THE EDITOR: It hardly seems possible that Commissioner of Police Gary Griffith has foregone an opportunity to praise his hard-working and honest officers, so I believe in this instance he must be unaware of the eco-warriors he has under his command in Tobago.
The forest tree balata (Manilkara bidentata) or gooseberry is protected by law, so valuable is it for its fruit and timber. A licence is required from the Forestry Department to harvest the balata/gooseberry fruit, just as a licence is required to harvest wild animals from the nation’s forests.
There are several balata fields in Tobago and normally every three-four years the trees bear a popular, highly-marketable fruit.
Two things have happened to one of the balata/gooseberry fields in Tobago this year.
The first is that it has been exposed to rapacious over-exploitation due to the mysterious 2019 paving of a secondary road to within several hundred metres of the field.
Balata/gooseberry harvesters (mostly otherwise unemployed young men) can easily bring saws to the field to butcher the trees for ease of harvesting.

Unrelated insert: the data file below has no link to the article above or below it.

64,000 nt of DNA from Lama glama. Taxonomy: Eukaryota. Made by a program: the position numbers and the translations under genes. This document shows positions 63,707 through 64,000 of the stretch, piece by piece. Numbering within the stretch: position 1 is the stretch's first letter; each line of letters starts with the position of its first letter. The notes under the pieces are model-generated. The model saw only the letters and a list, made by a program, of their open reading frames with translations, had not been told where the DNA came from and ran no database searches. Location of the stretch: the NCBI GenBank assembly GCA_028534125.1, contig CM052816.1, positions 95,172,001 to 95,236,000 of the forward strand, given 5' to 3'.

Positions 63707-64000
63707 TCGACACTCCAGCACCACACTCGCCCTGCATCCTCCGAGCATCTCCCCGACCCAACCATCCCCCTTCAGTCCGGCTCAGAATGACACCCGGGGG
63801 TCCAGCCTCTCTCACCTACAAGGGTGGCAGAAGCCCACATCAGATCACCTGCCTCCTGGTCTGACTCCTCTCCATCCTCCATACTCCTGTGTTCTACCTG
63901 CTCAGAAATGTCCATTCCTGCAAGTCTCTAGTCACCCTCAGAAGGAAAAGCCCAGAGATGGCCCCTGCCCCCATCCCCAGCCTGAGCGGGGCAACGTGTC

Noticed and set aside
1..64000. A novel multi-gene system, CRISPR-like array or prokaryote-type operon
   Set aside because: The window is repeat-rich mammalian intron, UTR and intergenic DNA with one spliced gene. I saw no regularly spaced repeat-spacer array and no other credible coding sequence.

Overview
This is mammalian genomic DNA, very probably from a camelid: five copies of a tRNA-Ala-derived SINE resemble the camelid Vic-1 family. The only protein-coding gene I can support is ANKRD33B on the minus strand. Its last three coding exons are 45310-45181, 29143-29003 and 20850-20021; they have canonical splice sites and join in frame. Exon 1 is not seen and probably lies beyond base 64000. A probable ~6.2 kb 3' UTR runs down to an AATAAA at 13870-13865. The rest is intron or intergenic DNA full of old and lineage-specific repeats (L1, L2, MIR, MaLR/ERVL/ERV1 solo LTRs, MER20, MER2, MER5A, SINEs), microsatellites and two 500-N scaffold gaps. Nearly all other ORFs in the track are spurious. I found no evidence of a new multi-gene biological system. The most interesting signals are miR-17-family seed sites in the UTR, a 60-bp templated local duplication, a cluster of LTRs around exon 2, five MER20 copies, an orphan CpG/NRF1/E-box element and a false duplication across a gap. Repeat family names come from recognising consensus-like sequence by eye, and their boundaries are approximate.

This road was paved for absolutely no apparent reason as there is no activity in the area, agricultural or otherwise.
The second thing that happened this year as the balata/ gooseberry harvesting season has begun is that the police are patrolling that same road to speak to the harvesters,
imploring them to apply and pay for a licence and, far more importantly, instructing them not to “kill the goose that lays the golden egg,” or in this case the gooseberry, by chopping the trees wantonly.
Griffith has a definite reason to be pleased with his officers’ work and might even wish to create some sort of extinction rebellion task force.